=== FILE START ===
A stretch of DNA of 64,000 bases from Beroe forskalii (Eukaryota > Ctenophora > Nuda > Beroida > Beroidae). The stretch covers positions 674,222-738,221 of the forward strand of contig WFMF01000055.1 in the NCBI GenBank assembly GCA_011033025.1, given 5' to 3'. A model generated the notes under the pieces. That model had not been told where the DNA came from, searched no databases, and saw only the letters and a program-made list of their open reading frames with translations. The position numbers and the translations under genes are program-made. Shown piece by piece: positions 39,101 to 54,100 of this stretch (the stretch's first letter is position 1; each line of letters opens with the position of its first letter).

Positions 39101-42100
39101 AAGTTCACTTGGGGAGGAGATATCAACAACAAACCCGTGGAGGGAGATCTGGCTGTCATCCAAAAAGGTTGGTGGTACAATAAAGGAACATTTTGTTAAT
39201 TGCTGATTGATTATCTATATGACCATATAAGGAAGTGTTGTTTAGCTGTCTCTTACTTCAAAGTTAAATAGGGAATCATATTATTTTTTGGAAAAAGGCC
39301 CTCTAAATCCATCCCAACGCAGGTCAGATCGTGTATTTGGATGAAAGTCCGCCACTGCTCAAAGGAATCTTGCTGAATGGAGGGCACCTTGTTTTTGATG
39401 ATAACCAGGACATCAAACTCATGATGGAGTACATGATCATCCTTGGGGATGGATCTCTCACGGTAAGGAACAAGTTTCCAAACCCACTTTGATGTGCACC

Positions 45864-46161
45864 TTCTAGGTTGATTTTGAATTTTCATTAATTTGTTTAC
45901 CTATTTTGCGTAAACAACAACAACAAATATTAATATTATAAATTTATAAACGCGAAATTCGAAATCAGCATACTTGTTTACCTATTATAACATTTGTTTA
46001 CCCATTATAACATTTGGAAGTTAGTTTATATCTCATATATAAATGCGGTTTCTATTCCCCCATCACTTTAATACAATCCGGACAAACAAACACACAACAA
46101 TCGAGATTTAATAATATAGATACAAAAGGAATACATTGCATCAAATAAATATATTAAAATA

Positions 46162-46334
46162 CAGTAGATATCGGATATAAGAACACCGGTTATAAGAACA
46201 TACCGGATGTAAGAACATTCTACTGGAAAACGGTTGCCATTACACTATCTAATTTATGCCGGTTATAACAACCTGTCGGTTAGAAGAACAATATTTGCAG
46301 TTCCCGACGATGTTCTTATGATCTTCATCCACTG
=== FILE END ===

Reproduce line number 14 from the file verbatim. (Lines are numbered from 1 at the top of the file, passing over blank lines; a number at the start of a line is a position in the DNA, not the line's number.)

46201 TACCGGATGTAAGAACATTCTACTGGAAAACGGTTGCCATTACACTATCTAATTTATGCCGGTTATAACAACCTGTCGGTTAGAAGAACAATATTTGCAG